Once the proposed merger of American Airlines and US Airways is
completed, the airline's leadership posts will be dominated by US Airways
Of the eight new senior executives named Monday to manage American after the merger, five will come from positions at US Airways, a smaller but financially more successful airline.
As previously announced, the new airline will be led by Chief Executive Doug Parker, who now holds the position of chief executive and chairman of US Airways.
On Monday, Parker announced that Scott Kirby, who has been president at US Airways since 2006, will hold the same post for the new American Airlines.
Others coming from US Airways include Elise Eberwein, who will be executive vice president for people and communications; Robert Isom, who will be chief operating officer; Steve Johnson, who will be executive vice president for corporate affairs; and Derek Kerr, who will be chief financial officer.
The three executives from American will be Bev Goulet, who will take the post of chief integration officer; Maya Leiberman, who will be chief information officer; and Will Ris, who will take the role of senior vice president for government affairs.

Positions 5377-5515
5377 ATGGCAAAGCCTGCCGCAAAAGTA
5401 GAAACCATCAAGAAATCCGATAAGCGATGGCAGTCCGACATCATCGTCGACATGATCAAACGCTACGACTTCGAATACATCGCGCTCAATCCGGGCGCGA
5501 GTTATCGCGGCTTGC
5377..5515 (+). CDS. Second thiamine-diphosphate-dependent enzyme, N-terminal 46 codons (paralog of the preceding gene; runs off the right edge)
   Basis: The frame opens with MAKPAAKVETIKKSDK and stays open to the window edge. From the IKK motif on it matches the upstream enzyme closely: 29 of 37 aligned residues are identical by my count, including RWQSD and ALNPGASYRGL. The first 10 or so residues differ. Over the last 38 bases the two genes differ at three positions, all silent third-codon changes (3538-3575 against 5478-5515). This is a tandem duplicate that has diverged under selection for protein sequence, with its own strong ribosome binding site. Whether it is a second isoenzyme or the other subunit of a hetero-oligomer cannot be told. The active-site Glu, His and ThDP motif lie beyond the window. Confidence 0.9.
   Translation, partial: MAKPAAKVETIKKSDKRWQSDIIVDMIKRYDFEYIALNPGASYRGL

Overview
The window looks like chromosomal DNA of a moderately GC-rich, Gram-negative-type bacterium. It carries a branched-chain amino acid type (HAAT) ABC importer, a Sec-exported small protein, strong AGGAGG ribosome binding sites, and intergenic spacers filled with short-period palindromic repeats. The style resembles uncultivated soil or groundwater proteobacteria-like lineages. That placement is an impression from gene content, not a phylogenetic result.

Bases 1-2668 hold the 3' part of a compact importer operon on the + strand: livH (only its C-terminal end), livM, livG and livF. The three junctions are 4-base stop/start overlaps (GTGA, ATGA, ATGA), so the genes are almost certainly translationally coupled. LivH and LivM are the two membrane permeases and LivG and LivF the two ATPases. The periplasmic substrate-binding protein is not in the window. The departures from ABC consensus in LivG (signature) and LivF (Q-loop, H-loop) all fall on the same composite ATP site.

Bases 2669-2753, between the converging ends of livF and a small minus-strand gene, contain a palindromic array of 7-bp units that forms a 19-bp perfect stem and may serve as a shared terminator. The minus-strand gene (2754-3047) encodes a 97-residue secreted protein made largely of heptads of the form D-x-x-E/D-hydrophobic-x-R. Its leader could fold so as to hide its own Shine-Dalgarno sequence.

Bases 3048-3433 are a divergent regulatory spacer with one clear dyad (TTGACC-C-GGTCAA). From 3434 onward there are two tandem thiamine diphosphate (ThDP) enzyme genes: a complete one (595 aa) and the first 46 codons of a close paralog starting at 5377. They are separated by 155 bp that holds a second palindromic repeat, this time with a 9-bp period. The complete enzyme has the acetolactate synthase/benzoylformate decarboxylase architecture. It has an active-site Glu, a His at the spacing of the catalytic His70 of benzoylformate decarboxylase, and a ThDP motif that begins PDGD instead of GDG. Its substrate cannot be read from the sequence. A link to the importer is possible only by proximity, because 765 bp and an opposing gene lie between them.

AMR, the parent company for American Airlines, is expected to emerge from bankruptcy later this year to begin the merger with US Airways.
Fort Worth-based American Airlines is ranked the third largest airline in the country, while Phoenix-based US Airways is ranked fifth.
It may be no surprise that US Airways dominates the leadership of the proposed combined airline.
While US Airways has enjoyed strong passenger demand and revenue growth over the past year or so, American has struggled in the same period with labor disputes, weak financial reports and incidents of airline seats coming lose during flights.
A union representing airline pilots at American Airlines voiced support for the new leadership.
"As preparations for merging with US Airways continue, we have the opportunity to transform every facet of American Airlines, including our corporate culture and customer service--two critical elements of operating an airline that we believe are inextricably linked," said Keith Wilson, president of the Allied Pilots Assn., which represents about 10,000 American Airlines pilots.
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